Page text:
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C.D. Warner, et al., comp.
The Library of the World’s Best Literature. An Anthology in Thirty Volumes. 1917.

Hymn to Virtue

By Aristotle (384–322 B.C.)

Translation of John Addington Symonds

VIRTUE, to men thou bringest care and toil;

Yet art thou life’s best, fairest spoil!

O virgin goddess, for thy beauty’s sake

To die is delicate in this our Greece,

Or to endure of pain the stern strong ache.

Such fruit for our soul’s ease

Of joys undying, dearer far than gold

Or home or soft-eyed sleep, dost thou unfold!

It was for thee the seed of Zeus,

Stout Herakles, and Leda’s twins, did choose

Strength-draining deeds, to spread abroad thy name:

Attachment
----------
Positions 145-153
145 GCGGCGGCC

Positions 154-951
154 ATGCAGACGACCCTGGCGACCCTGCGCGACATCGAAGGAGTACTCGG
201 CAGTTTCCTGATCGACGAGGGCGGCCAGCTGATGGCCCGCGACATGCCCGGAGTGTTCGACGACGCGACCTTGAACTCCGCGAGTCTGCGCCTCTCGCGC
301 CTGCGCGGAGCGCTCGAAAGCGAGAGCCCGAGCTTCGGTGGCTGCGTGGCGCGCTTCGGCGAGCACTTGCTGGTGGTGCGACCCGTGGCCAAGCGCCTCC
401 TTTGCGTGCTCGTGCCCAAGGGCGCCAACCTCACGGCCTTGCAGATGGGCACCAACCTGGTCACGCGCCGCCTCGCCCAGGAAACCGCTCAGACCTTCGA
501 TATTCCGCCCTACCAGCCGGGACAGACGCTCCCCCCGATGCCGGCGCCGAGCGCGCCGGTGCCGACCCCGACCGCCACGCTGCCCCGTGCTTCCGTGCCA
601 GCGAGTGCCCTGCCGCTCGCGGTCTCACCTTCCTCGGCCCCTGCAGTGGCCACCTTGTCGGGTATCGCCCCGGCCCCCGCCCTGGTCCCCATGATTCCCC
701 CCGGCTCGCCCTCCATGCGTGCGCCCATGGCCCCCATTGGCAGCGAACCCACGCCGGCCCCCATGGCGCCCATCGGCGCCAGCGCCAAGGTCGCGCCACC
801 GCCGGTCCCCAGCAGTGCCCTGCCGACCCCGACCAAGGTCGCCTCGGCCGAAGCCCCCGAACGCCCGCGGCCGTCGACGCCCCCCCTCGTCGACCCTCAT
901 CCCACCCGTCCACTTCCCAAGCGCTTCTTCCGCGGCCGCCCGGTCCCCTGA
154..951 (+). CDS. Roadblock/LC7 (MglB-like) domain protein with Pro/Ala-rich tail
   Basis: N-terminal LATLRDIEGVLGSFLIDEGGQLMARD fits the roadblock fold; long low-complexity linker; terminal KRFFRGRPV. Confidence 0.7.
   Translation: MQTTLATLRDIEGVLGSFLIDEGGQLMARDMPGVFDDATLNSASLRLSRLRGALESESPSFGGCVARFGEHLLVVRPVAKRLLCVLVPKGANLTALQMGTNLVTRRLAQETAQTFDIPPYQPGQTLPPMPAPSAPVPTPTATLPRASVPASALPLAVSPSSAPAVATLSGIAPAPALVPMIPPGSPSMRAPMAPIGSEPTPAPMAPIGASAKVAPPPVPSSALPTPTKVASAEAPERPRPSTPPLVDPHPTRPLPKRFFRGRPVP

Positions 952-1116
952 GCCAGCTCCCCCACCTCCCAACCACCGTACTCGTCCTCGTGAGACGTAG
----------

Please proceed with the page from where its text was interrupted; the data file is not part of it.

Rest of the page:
Smit with the love of thee

Aias and Achilleus went smilingly

Down to Death’s portal, crowned with deathless fame.

Now, since thou art so fair,

Leaving the lightsome air,

Atarneus’ hero hath died gloriously.

Wherefore immortal praise shall be his guerdon:

His goodness and his deeds are made the burden

Of songs divine

Sung by Memory’s daughters nine,

Hymning of hospitable Zeus the might

And friendship firm as fate in fate’s despite.